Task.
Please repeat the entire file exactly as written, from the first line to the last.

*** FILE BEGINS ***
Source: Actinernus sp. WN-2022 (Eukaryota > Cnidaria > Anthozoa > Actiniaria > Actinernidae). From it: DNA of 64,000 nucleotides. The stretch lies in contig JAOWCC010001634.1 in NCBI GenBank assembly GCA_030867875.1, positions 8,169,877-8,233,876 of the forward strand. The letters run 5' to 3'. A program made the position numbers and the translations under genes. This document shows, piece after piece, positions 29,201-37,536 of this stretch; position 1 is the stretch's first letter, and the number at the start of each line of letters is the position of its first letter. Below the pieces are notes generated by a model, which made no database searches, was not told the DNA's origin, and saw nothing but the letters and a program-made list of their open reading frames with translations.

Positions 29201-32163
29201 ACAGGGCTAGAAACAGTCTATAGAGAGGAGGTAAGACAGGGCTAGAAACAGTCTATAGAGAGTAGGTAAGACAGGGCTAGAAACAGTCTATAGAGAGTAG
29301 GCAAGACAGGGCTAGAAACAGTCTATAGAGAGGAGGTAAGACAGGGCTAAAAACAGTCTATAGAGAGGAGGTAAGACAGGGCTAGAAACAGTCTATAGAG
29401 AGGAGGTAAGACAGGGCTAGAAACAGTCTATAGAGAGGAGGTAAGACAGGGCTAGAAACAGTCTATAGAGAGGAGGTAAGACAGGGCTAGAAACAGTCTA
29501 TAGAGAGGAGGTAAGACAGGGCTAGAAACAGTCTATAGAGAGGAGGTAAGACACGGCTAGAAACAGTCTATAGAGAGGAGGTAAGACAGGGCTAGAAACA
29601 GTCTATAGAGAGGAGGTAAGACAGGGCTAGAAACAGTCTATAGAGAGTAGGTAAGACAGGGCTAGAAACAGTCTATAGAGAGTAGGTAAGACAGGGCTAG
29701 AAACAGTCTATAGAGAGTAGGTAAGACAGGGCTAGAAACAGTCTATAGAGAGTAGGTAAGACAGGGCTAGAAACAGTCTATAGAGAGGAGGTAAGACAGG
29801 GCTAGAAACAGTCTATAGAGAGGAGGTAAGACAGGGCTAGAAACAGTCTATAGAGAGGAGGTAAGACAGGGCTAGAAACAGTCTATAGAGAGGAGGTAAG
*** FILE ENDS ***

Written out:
Source: Actinernus sp. WN-2022 (Eukaryota > Cnidaria > Anthozoa > Actiniaria > Actinernidae). From it: DNA of 64,000 nucleotides. The stretch lies in contig JAOWCC010001634.1 in NCBI GenBank assembly GCA_030867875.1, positions 8,169,877-8,233,876 of the forward strand. The letters run 5' to 3'. A program made the position numbers and the translations under genes. This document shows, piece after piece, positions 29,201-37,536 of this stretch; position 1 is the stretch's first letter, and the number at the start of each line of letters is the position of its first letter. Below the pieces are notes generated by a model, which made no database searches, was not told the DNA's origin, and saw nothing but the letters and a program-made list of their open reading frames with translations.

Positions 29201-32163
29201 ACAGGGCTAGAAACAGTCTATAGAGAGGAGGTAAGACAGGGCTAGAAACAGTCTATAGAGAGTAGGTAAGACAGGGCTAGAAACAGTCTATAGAGAGTAG
29301 GCAAGACAGGGCTAGAAACAGTCTATAGAGAGGAGGTAAGACAGGGCTAAAAACAGTCTATAGAGAGGAGGTAAGACAGGGCTAGAAACAGTCTATAGAG
29401 AGGAGGTAAGACAGGGCTAGAAACAGTCTATAGAGAGGAGGTAAGACAGGGCTAGAAACAGTCTATAGAGAGGAGGTAAGACAGGGCTAGAAACAGTCTA
29501 TAGAGAGGAGGTAAGACAGGGCTAGAAACAGTCTATAGAGAGGAGGTAAGACACGGCTAGAAACAGTCTATAGAGAGGAGGTAAGACAGGGCTAGAAACA
29601 GTCTATAGAGAGGAGGTAAGACAGGGCTAGAAACAGTCTATAGAGAGTAGGTAAGACAGGGCTAGAAACAGTCTATAGAGAGTAGGTAAGACAGGGCTAG
29701 AAACAGTCTATAGAGAGTAGGTAAGACAGGGCTAGAAACAGTCTATAGAGAGTAGGTAAGACAGGGCTAGAAACAGTCTATAGAGAGGAGGTAAGACAGG
29801 GCTAGAAACAGTCTATAGAGAGGAGGTAAGACAGGGCTAGAAACAGTCTATAGAGAGGAGGTAAGACAGGGCTAGAAACAGTCTATAGAGAGGAGGTAAG